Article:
Prevention: Brian Thomas measures a pole for a new fence that will keep cattle out of a sensitive vegetation area.

Prevention: Brian Thomas measures a pole for a new fence that will keep cattle out of a sensitive vegetation area.

Restoration proceeds at Salmon River delta

Work includes planting native species, protecting the area from cattle near Salmon Arm Bay.

A long-held dream for the Salmon River delta is becoming a reality.

The BC Conservation Foundation recently signed a contribution agreement with Fisheries and Oceans Canada (DFO) for $93,223 on behalf of the Switzmalph Cultural Society.

An additional $134,130 will be contributed to this project both in-kind and from other partners for a total project value of $227,353 over two years.

Neskonlith elder Mary Thomas died in 2007 but would be thrilled her hopes to restore the delta are becoming a reality.

The new project will build on previous restoration work completed by the society with funding from the Pacific Salmon Commission Southern Boundary and the British Columbia Environmental Farm Plan.

That project included building livestock exclusion fencing and planting of native species as well as installing a unique motion-driven, solar-powered watering source for the cattle.

More fencing is being installed with 20-foot posts that will be visible to boats during seasonal high water and 1,000 metres of high-tension fence wire that can be lowered during flooding to allow boat access and raised when the water recedes to exclude livestock.

“Because the water during freshet tops the fences, we need to put up warning buoys so it protects the fence and any boaters out there,” says Mary’s daughter Bonnie Thomas. “There’s a lot of work, a lot of money and a lot of support.”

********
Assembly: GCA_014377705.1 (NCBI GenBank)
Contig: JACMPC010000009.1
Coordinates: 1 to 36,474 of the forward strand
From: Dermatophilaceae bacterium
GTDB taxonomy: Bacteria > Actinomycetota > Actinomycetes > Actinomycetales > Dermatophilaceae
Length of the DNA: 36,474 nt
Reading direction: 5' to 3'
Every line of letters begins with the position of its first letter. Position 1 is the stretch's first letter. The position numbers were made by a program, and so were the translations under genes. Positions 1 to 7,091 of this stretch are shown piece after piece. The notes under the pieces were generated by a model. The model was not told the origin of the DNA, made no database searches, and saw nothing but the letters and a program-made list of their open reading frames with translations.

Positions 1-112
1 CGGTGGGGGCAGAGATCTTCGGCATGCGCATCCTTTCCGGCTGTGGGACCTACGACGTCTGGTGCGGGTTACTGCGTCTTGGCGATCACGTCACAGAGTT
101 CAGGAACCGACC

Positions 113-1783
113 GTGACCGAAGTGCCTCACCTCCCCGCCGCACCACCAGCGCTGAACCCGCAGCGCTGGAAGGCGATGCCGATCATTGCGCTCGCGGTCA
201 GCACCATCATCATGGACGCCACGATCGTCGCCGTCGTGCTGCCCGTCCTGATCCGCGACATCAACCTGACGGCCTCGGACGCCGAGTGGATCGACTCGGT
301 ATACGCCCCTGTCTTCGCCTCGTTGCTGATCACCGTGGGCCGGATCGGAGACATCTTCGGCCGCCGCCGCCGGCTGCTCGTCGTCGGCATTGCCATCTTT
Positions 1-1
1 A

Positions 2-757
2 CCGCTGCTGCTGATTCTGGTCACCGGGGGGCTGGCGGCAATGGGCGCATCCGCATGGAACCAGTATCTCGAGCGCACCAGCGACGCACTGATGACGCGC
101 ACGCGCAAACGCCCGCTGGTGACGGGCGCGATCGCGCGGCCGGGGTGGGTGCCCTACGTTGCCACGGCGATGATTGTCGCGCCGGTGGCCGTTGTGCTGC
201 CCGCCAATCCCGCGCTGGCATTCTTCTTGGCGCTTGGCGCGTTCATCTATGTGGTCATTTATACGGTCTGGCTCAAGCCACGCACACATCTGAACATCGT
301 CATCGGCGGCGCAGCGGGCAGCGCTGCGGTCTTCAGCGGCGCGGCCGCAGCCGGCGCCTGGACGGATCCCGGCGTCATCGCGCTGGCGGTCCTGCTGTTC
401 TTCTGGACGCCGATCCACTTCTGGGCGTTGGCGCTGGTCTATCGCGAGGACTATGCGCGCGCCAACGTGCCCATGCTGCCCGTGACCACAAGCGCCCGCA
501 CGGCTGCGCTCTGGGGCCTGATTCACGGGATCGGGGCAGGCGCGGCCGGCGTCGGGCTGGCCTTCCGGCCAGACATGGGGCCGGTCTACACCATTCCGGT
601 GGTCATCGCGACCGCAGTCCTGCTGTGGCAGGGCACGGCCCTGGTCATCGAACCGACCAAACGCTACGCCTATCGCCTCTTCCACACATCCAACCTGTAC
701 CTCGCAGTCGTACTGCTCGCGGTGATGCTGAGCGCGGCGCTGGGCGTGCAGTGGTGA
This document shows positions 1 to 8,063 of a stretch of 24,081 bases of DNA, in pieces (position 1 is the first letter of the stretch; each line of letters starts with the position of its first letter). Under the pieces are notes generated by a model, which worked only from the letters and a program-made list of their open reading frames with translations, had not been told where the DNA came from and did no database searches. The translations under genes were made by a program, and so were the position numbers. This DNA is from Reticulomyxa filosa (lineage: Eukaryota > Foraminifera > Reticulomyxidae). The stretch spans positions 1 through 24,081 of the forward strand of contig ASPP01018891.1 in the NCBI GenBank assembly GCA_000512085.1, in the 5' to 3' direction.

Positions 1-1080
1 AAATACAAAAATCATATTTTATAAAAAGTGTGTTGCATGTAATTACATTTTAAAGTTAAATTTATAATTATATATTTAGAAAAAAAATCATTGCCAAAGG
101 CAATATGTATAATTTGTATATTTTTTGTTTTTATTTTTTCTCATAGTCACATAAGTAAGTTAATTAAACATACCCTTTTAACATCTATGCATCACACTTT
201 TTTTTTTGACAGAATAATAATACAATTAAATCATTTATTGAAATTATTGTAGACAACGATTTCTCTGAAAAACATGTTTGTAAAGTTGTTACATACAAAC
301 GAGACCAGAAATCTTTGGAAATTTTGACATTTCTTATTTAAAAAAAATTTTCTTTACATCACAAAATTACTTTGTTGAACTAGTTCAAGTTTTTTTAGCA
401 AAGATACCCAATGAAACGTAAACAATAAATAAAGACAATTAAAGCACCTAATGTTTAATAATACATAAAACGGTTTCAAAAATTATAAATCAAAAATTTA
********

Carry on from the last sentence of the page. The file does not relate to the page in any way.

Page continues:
Bonnie is grateful to project manager Barb Craven, who quickly put together a proposal to meet the funding deadline, and to the BC Conservation Foundation for stepping up as the required conservation organization on behalf of the Switz- malph Society.

She is especially thrilled the project will include restoring threatened native plants in the delta and removing invasive plant species.

“American sweetflag is already down there, but the way it thrives is by cultivation,” says Bonnie, explaining that almost every root replanted yields up to five more plants. “Traditionally, we planted more than we took and that’s how they thrived and carried on.”

Her mother earned many honours in her lifetime, including a National Aboriginal Achievement Award for Environment. She also received two honorary doctorate degrees, one from University of Victoria and another from the University of North Carolina at Charlotte.

“I think my mother would be ecstatic that the work down there is continuing, especially when it comes to the plants,” says Bonnie. “And it has an educational component. I think it’s totally in the context of everything she wanted to have happen.”

As well as destroying riparian vegetation, livestock break down low stream banks, frequently obstructing and/or delaying adult chinook, coho and sockeye salmon migration during late summer and fall low-flow conditions.

These delays in migration often lead to a significant increase in fish mortality from exhaustion, stranding and predation.

Restoration of the banks with vegetation will create a deeper, narrower channel for the returning fish.

Craven sees a lot of work in her future but is excited by the plans and by the level of support, both from DFO and a number of groups that have offered their volunteer services to accomplish the replanting.

“I think next year is going to be a stellar year for Mary’s initiative,” says Craven, who hopes to find more money to accomplish Switzmalph’s goals for the Salmon River delta. “We’ve got to get somebody else to partner with us; we don’t want this to die.”